Mueller, in his testimony, didn’t push the issue any further. While Mueller’s team declined to prosecute the president, in part because of a Justice Department opinion against indicting a sitting president, the report also suggested other remedies, including in Congress. Asked about impeachment as an option Wednesday, Mueller refused to comment on it.
The former special counsel was always going to be a reluctant witness who wanted his report to speak for itself. Democrats knew what they would encounter even if they were hoping for a Mueller of a different vintage, from his time leading the FBI after the Sept. 11, 2001, terror attacks.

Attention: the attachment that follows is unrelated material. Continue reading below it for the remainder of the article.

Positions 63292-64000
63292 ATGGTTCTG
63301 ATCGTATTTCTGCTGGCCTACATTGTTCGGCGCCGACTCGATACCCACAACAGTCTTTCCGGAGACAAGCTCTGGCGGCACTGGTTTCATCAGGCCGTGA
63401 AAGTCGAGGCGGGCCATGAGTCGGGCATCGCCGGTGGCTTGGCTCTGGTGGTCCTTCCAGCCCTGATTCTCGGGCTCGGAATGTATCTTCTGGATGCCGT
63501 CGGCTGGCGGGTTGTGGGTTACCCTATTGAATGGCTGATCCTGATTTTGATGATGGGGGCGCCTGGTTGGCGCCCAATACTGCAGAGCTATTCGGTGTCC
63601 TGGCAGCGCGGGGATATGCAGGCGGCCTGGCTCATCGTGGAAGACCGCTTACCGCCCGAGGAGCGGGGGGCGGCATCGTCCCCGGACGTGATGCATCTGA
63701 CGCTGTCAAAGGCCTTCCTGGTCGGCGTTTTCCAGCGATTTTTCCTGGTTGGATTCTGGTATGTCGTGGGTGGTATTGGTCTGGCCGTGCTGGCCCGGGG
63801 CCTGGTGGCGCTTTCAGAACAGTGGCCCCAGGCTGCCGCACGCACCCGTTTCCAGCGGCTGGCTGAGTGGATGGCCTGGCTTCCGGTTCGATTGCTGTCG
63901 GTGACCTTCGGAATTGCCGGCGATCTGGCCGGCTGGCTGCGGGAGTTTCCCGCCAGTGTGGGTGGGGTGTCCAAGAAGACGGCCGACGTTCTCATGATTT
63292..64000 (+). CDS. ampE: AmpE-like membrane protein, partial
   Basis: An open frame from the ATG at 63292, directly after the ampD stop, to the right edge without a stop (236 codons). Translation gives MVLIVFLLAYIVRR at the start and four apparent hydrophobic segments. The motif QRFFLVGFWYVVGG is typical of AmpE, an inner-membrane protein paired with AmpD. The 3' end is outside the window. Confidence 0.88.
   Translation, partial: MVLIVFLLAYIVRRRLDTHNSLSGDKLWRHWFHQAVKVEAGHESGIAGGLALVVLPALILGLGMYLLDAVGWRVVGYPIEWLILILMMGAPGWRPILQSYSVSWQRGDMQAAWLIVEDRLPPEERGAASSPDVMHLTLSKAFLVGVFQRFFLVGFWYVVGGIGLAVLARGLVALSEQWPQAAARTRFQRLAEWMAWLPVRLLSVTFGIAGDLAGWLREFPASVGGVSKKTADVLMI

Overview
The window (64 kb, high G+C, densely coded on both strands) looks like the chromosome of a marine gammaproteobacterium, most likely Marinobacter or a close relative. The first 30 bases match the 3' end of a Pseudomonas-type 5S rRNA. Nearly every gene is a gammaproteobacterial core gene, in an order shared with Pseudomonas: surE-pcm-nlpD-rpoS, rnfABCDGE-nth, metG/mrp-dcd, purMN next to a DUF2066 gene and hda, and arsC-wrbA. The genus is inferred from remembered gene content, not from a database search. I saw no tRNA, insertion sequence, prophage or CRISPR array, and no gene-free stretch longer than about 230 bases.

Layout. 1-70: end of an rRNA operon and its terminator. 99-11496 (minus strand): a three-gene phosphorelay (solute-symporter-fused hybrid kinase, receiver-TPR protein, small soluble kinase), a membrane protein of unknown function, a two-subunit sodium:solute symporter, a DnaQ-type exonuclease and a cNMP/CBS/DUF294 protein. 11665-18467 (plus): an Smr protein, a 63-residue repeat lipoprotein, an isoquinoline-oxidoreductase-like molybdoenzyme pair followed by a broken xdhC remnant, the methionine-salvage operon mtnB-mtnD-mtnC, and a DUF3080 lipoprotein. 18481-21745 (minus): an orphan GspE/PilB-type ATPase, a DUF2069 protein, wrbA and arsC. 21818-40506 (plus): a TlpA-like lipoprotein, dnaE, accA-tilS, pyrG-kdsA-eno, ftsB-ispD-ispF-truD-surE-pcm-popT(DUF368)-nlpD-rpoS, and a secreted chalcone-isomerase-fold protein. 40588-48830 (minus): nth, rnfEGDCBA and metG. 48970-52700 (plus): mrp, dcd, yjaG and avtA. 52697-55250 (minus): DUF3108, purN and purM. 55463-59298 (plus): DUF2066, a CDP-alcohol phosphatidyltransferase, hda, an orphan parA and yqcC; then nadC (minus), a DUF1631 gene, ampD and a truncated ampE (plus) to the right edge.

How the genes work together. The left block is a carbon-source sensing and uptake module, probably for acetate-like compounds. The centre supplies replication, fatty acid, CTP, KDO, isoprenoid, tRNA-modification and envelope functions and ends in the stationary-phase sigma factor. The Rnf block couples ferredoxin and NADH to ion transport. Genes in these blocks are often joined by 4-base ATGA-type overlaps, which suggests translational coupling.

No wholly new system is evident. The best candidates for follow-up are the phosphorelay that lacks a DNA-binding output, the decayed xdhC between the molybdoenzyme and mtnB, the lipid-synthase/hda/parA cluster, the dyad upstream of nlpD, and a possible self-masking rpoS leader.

Instead, they saw a less forceful public presence, hard of hearing at times, hesitant to answer many of the questions, but one still skilled enough in the ways of Washington to not read his report in a way that Democrats could exploit.
When Rep. Ted Lieu, D-Calif., asked if Mueller would read a certain section from the report, Mueller turned the tables: “I’m happy to have you read it.”
Republicans had their own expectations and tried to portray Mueller as an actor in an elaborate attempt to undermine Trump’s election. Their revived their long-running theory about the origins of the report during Hillary Clinton’s campaign and posed questions that seemed well designed to be replayed on conservative media, even if they, too, found Mueller’s answers were not entirely fulfilling.
It had all the trappings of a classic Washington political drama, yet brought little closure.